- ItemEffect of investigation intensity and treatment differences on prostate cancer survivor's physical symptoms, psychological well-being and health-related quality of life: a two country cross-sectional study(BMJ Publishing Group Limited, 2016-01) Gavin, Anna T.; Donnelly, David; Donnelly, Conan; Drummond, Frances J.; Morgan, Eileen; Gormley, Gerard J.; Sharp, Linda; Prostate Cancer UK; Health Research Board; Public Health Agency; Research and Development Office, Northern Ireland; National Cancer Control Programme, IrelandAim: To investigate effects on men's health and well-being of higher prostate cancer (PCa) investigation and treatment levels in similar populations.Participants PCa survivors in Ireland where the Republic of Ireland (RoI) has a 50% higher PCa incidence than Northern Ireland (NI).Method: A cross-sectional postal questionnaire was sent to PCa survivors 2–18 years post-treatment, seeking information about current physical effects of treatment, health-related quality of life (HRQoL; EORTC QLQ-C30; EQ-5D-5L) and psychological well-being (21 question version of the Depression, Anxiety and Stress Scale, DASS-21). Outcomes in RoI and NI survivors were compared, stratifying into ‘late disease’ (stage III/IV and any Gleason grade (GG) at diagnosis) and ‘early disease’ (stage I/II and GG 2–7). Responses were weighted by age, jurisdiction and time since diagnosis. Between-country differences were investigated using multivariate logistic and linear regression.Results: 3348 men responded (RoI n=2567; NI n=781; reflecting population sizes, response rate 54%). RoI responders were younger; less often had comorbidities (45% vs 38%); were more likely to present asymptomatically (66%; 41%) or with early disease (56%; 35%); and less often currently used androgen deprivation therapy (ADT; 2%; 28%). Current prevalence of incontinence (16%) and impotence (56% early disease, 67% late disease) did not differ between RoI and NI. In early disease, only current bowel problems (RoI 12%; NI 21%) differed significantly in multivariate analysis. In late disease, NI men reported significantly higher levels of gynaecomastia (23% vs 9%) and hot flashes(41% vs 19%), but when ADT users were analysed separately, differences disappeared. For HRQoL, in multivariate analysis, only pain (early disease: RoI 11.1, NI 19.4) and financial difficulties (late disease: RoI 10.4, NI 7.9) differed significantly between countries. There were no significant between-country differences in DASS-21 or index ED-5D-5L score.Conclusions: Treatment side effects were commonly reported and increased PCa detection in RoI has left more men with these side effects. We recommended that men be offered a PSA test only after informed discussion.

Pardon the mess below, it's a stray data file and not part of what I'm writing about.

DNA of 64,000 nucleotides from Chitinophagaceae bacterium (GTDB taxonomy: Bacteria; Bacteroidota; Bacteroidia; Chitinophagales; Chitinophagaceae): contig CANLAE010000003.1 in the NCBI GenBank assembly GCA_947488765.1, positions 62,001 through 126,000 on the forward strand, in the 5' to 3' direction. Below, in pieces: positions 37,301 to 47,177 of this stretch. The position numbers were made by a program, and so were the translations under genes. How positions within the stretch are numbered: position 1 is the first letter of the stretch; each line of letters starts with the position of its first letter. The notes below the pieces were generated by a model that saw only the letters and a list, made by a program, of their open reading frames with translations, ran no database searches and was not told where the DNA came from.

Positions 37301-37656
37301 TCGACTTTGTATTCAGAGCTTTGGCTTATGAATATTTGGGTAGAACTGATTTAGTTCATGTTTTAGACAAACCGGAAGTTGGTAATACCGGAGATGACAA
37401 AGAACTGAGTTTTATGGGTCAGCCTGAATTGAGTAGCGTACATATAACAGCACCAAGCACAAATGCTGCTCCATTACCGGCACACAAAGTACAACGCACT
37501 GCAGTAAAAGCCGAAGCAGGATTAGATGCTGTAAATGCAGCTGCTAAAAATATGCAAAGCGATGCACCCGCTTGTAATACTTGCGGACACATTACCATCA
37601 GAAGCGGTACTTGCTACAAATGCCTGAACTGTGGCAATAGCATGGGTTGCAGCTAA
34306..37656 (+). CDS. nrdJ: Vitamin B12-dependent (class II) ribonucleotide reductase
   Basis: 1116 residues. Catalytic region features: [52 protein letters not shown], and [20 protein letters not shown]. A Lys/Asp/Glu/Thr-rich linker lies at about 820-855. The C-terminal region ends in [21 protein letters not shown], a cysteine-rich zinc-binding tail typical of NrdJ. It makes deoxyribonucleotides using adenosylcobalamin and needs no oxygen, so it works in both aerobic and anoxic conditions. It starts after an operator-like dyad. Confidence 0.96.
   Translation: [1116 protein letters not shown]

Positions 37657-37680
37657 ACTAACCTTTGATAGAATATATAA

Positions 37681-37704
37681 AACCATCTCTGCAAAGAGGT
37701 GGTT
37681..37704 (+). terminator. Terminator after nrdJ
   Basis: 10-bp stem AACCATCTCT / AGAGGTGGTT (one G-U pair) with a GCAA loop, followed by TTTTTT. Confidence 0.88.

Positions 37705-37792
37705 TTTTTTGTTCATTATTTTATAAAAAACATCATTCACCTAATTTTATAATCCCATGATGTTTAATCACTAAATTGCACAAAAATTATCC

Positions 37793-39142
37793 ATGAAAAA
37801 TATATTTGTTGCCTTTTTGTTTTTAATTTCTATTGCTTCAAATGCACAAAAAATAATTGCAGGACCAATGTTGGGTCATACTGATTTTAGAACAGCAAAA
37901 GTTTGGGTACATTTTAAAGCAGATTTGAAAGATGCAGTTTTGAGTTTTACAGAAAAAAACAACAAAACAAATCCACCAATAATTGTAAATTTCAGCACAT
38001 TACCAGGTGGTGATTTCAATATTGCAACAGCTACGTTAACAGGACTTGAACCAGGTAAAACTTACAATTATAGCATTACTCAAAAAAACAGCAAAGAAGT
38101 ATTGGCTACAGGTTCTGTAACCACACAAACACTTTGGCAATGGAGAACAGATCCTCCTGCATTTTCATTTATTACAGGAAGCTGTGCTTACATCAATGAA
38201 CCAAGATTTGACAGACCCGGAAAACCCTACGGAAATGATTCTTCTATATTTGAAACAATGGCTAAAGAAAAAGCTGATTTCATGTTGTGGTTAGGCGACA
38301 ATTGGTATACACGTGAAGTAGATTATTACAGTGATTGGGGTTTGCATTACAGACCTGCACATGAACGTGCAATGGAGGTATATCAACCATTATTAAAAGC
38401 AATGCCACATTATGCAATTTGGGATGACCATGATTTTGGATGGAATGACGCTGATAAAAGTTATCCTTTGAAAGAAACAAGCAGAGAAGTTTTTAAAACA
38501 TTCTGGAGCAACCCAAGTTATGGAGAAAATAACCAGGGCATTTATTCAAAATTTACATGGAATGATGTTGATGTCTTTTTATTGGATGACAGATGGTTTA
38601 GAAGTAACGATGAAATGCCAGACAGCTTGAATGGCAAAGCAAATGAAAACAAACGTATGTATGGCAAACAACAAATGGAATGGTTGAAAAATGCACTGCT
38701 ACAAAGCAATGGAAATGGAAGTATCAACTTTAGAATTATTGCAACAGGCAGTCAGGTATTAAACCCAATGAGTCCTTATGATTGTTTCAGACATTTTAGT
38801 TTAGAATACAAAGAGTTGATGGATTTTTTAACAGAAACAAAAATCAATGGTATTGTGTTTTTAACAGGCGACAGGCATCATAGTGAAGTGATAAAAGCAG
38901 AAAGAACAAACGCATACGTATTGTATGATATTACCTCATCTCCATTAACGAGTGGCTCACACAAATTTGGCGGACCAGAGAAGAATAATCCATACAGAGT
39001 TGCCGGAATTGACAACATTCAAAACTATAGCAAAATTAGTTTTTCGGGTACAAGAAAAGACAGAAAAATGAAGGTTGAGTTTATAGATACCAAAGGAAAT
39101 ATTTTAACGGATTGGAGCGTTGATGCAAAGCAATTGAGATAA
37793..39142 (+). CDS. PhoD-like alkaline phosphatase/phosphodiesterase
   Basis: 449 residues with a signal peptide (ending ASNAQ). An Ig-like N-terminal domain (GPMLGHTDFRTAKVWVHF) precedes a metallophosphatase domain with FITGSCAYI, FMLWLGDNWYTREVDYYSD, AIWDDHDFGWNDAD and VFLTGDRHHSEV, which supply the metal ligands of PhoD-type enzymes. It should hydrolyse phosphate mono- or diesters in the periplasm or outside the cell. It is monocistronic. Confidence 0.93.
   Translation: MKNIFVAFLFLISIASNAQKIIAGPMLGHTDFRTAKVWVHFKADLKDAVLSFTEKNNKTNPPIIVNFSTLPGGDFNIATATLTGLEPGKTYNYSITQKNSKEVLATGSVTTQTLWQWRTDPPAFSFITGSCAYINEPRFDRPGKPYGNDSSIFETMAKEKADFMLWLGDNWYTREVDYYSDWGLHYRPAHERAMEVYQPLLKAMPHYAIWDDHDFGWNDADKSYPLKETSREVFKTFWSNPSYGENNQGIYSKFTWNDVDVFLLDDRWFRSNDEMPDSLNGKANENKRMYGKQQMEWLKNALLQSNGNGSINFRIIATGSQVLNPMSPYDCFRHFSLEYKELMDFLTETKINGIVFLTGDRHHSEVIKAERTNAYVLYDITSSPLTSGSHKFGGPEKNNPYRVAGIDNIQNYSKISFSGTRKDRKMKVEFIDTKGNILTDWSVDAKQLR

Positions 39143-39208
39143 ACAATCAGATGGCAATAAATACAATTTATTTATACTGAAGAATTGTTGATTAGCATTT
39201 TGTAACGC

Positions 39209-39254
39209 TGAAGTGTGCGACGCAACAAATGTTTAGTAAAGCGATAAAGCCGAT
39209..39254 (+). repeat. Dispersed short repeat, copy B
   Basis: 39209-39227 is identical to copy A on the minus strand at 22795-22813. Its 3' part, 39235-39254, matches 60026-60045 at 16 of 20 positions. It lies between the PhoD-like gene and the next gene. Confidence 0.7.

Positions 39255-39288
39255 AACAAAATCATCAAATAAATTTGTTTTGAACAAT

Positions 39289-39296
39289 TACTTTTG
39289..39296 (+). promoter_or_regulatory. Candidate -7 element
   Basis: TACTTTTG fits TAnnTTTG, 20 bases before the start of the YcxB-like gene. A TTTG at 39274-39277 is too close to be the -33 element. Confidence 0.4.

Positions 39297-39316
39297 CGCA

- ItemMiR-193b promotes autophagy and non-apoptotic cell death in oesophageal cancer cells(BioMed Central, 2016-02-15) Nyhan, Michelle J.; O'Donovan, Tracey R.; Boersma, Antonius W. M.; Wiemer, Erik A. C.; McKenna, Sharon L.; Irish Cancer Society; Breakthrough Cancer Research, IrelandBackground: Successful treatment of oesophageal cancer is hampered by recurrent drug resistant disease. We have previously demonstrated the importance of apoptosis and autophagy for the recovery of oesophageal cancer cells following drug treatment. When apoptosis (with autophagy) is induced, these cells are chemosensitive and will not recover following chemotherapy treatment. In contrast, when cancer cells exhibit only autophagy and limited Type II cell death, they are chemoresistant and recover following drug withdrawal. Methods: MicroRNA (miRNA) expression profiling of an oesophageal cancer cell line panel was used to identify miRNAs that were important in the regulation of apoptosis and autophagy. The effects of miRNA overexpression on cell death mechanisms and recovery were assessed in the chemoresistant (autophagy inducing) KYSE450 oesophageal cancer cells. Results: MiR-193b was the most differentially expressed miRNA between the chemosensitive and chemoresistant cell lines with higher expression in chemosensitive apoptosis inducing cell lines. Colony formation assays showed that overexpression of miR-193b significantly impedes the ability of KYSE450 cells to recover following 5-fluorouracil (5-FU) treatment. The critical mRNA targets of miR-193b are unknown but target prediction and siRNA data analysis suggest that it may mediate some of its effects through stathmin 1 regulation. Apoptosis was not involved in the enhanced cytotoxicity. Overexpression of miR-193b in these cells induced autophagic flux and non-apoptotic cell death. Conclusion: These results highlight the importance of miR-193b in determining oesophageal cancer cell viability and demonstrate an enhancement of chemotoxicity that is independent of apoptosis induction.